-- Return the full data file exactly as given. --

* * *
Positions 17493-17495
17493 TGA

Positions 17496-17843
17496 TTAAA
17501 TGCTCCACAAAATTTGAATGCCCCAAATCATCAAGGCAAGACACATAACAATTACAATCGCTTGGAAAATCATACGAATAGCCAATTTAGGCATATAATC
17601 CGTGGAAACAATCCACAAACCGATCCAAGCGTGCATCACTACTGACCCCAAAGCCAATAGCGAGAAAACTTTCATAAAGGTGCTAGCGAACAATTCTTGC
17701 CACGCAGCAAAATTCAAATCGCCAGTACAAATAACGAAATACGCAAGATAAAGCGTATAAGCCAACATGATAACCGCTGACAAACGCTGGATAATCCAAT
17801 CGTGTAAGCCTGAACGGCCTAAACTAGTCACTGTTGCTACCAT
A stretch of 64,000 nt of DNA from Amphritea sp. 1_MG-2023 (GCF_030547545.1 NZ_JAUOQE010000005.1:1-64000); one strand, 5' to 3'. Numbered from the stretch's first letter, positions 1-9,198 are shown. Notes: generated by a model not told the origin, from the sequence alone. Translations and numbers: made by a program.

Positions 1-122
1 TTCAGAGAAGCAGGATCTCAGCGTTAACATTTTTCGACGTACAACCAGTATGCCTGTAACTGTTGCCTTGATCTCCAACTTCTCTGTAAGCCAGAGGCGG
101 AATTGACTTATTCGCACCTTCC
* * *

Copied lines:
Positions 17493-17495
17493 TGA

Positions 17496-17843
17496 TTAAA
17501 TGCTCCACAAAATTTGAATGCCCCAAATCATCAAGGCAAGACACATAACAATTACAATCGCTTGGAAAATCATACGAATAGCCAATTTAGGCATATAATC
17601 CGTGGAAACAATCCACAAACCGATCCAAGCGTGCATCACTACTGACCCCAAAGCCAATAGCGAGAAAACTTTCATAAAGGTGCTAGCGAACAATTCTTGC
17701 CACGCAGCAAAATTCAAATCGCCAGTACAAATAACGAAATACGCAAGATAAAGCGTATAAGCCAACATGATAACCGCTGACAAACGCTGGATAATCCAAT
17801 CGTGTAAGCCTGAACGGCCTAAACTAGTCACTGTTGCTACCAT
A stretch of 64,000 nt of DNA from Amphritea sp. 1_MG-2023 (GCF_030547545.1 NZ_JAUOQE010000005.1:1-64000); one strand, 5' to 3'. Numbered from the stretch's first letter, positions 1-9,198 are shown. Notes: generated by a model not told the origin, from the sequence alone. Translations and numbers: made by a program.

Positions 1-122
1 TTCAGAGAAGCAGGATCTCAGCGTTAACATTTTTCGACGTACAACCAGTATGCCTGTAACTGTTGCCTTGATCTCCAACTTCTCTGTAAGCCAGAGGCGG
101 AATTGACTTATTCGCACCTTCC